After the Wood Mountain Trail Ride, there is no way anything else could compare. Any ride that followed was pretty much destined to be an anti-climax. When I was debating leaving Grasslands on Friday vs staying in the neighbourhood for the Wood Mountain Rodeo, Glen told me that wherever I ended up, I’d be wishing I was at Wood Mountain. Doug told me, “Well, you’ve got to stay somewhere. Might as well be here.”
But off I went. I sort of understand the phenomenon of having itchy feet, of wanting to move on despite having found friends and community in a particular place. It was time to move on.
So I drove to Saskatchewan Landing, a Provincial Park just north of Swift Current, that had been visited by and recommend by quite a few riders I’d chatted to at Cypress and at Grsslands.
I passed through Speedy Creek on my way, and somehow I managed to completely and utterly fail at accomplishing my single major goal: Buy Good Beer. I forgot to buy beer. I FORGOT TO BUY BEER. I . forgot. to. buy. beer.
WTF? Seriously. WTF? I texted this lapse to Mr Andrews once I discovered the error of my ways, and he texted back, “You need a giant capital L on your forehead.” Yes, yes indeed I do. I am going to blame the fact that it was 38 degrees C on the walk from the mall to the rig with groceries, and that on that walk, the heat messed with my mission of finding a liquor store.
Saskatchewan Landing is nicely set up for horses. It’s a park with something close to one bazillion regular prople campsites, but it also has an equestrian area on the east side of the river, with 10 sites. It’s shady and some of the sites have a view of the river and it’s really quite lovely.
My crankiness at leaving my cowboy family made me less receptive than usual to making friends with neighbours (“Why are they so LOUD? Why do they have to smoke? Why are there CHILDREN rustling around in the bushes making my dog crazy?”), but eventually, I came right, and socialized, and discovered that they were a group of people from the Sask Valley Riding Club, which holds group rides every couple of weeks throughout the summer.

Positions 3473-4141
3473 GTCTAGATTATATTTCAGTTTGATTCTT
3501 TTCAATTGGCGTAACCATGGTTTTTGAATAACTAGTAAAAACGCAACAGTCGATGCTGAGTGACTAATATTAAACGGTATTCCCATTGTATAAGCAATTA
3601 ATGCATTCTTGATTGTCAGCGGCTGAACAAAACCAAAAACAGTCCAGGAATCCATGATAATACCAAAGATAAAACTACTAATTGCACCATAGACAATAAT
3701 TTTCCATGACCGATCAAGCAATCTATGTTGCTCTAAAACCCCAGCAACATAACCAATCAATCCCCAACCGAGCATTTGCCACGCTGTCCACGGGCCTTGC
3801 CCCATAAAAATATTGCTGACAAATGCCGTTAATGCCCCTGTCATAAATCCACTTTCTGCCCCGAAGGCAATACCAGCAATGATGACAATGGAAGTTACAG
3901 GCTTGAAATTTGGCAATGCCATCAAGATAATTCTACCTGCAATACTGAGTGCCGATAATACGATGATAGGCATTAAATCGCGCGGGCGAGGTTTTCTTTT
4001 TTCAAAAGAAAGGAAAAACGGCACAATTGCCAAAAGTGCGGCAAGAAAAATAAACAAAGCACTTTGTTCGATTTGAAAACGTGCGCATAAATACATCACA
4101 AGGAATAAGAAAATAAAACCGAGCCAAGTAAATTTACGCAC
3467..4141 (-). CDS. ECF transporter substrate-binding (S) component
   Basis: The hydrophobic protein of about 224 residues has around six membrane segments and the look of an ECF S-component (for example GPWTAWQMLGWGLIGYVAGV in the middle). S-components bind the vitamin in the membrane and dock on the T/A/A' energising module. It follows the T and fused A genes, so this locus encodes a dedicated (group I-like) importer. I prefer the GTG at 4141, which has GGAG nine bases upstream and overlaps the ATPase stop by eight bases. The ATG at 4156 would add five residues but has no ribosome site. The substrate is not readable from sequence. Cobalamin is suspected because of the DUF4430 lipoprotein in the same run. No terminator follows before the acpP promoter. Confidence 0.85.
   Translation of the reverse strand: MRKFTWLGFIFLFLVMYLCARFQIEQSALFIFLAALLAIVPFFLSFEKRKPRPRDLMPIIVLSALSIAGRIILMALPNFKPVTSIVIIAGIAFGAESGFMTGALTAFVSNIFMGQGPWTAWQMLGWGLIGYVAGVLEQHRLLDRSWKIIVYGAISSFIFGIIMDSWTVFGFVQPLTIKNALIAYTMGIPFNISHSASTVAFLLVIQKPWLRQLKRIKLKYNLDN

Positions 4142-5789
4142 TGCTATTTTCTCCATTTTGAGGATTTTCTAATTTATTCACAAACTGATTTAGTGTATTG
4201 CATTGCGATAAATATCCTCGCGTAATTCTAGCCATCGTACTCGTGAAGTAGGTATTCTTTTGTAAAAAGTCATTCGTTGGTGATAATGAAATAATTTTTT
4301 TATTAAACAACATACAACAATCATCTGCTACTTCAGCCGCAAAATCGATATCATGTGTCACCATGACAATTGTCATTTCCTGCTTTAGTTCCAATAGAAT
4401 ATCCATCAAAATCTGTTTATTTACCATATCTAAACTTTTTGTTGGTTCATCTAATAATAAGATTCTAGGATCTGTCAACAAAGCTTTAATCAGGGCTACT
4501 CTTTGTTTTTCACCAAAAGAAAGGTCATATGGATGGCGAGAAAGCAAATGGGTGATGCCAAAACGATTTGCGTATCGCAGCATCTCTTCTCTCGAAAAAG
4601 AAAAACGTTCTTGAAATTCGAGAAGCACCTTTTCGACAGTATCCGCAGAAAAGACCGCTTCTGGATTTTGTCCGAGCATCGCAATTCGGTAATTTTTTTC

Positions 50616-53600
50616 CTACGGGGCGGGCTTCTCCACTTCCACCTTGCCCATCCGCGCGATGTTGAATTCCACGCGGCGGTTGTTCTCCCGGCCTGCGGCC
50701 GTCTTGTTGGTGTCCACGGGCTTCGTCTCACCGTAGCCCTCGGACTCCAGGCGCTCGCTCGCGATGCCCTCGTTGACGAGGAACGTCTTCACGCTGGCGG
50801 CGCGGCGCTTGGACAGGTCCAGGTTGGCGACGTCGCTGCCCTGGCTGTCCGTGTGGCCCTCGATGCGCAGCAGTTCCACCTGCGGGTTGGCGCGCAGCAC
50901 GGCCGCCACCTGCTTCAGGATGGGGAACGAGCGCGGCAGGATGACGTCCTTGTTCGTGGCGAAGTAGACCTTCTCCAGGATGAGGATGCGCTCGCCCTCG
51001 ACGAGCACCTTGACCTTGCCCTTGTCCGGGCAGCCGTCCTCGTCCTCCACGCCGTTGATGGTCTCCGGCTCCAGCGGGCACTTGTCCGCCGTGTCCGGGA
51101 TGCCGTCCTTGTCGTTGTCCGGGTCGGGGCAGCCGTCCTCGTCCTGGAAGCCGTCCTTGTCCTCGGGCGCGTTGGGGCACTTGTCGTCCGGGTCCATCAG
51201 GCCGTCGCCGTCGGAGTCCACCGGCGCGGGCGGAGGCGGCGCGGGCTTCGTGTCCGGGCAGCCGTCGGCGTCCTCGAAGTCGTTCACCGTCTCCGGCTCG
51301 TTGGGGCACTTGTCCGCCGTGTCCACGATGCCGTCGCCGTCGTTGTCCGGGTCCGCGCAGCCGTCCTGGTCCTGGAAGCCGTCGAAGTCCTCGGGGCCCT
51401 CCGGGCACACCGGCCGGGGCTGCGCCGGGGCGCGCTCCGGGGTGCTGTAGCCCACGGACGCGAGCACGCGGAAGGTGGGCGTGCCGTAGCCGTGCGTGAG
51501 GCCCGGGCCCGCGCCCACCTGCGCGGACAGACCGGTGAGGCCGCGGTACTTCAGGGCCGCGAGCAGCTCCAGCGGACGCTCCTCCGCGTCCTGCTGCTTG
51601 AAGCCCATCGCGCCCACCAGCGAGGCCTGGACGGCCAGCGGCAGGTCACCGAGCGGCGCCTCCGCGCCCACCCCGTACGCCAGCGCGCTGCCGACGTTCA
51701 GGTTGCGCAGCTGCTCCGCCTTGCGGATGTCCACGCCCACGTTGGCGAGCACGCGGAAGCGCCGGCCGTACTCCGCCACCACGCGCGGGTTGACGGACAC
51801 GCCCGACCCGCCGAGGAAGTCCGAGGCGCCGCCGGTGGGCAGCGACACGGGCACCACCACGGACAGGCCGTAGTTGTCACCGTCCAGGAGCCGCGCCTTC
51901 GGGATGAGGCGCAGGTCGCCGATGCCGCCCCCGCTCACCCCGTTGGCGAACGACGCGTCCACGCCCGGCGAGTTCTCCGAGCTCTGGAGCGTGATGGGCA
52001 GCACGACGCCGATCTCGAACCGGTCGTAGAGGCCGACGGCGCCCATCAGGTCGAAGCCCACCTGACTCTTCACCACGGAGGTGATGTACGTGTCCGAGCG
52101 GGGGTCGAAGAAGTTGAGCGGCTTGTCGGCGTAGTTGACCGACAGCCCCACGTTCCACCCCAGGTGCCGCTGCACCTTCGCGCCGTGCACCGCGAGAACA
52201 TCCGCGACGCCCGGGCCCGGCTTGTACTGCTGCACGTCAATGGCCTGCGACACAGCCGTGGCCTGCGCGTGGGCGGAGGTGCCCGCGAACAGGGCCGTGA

Saskatchewan Landing is a long, narrow park bordering the South Saskatchewan River (which is Lake Diefenbaker in that area). Once you get into the hills, you kind of forget that there’s farmland a stone’s throw away, and a highway equally close.
The pleated, razorback hills with lines of slumping are pretty much exactly like the hills on the North Island of New Zealand.
We just did one ride, the day after we arrived. I made it my mission that afternoon to fix my beer problem, and after driving 15-20 minutes to the next town and visiting two purveyors of the demon liquor, and coming up bust, I found what my heart desired at the camp convenience store, Papa Joe’s: a Swift Current micro brew IPA, that I’d already sampled when I was in Taber.
After our ride at Sask Landing, as I was moseying about camp, a fella approached me and asked me about the local riding. We ended up chatting for quite a while. I needed a plan for where to stay next, on my way to Ya Ha Tinda northwest of Calgary, and he spent some serious time drawing me a map of where he used to ride in Dinosaur Provincial Park in Alberta.
Since we were now buds, and he seemed pretty outdoorsy, I asked him, “Do you know anything about fishing?” Because, fairly typically of me, I’d had grand ideas of catching fish on this trip and cooking them up for dinner. Excellent, right? Except I don’t actually know how to tie a hook to the line, or what lure is best for what fish, or, really, when it comes down to it, anything whatsoever about fishing. John The Outdoor Guy sorted me out, and off I went to fish.
I fished for about ten minutes. I was actually out there for an hour, if you include walking to the spot, but only ten minutes was spent fishing. A bit of time was spent trying to cast and realizing I had no frickin’ idea what I was doing. Then there was some time spent phoning Mr Andrews and asking him how a person actually might accomplish This Thing Called Fishing. And then, for no good reason whatsoever, my line snarled up around the rod apparatus whose name I don’t even know (reel?), and I spent at least 20 minutes swearing a blue streak at my fishing rod.
I’d spotted my other camp neighbours fishing as well, and so the next morning, when I was packing up to go, I hailed them and admired their dog and the craftily asked if they might be smart enough to fix my stupid rod. Cole (I think? Cole? Maybe?) is very good at fixing things, just like Mr Wayde Andrews, and he sorted out my rod. Phew. Back in business.
I left the Landing on Sunday, heading for Dinosaur Provincial Park. John had given me a heads-up that the free rec site (Steveville) he was recommending was likely to have no one else there (he’d never had company when he camped there), and that I needed to be comfortable camping alone. I am, but I did tell Mr Andrews where I was going to be, and that it was remote, with no cell service, and that he should hear from me within 48 hours.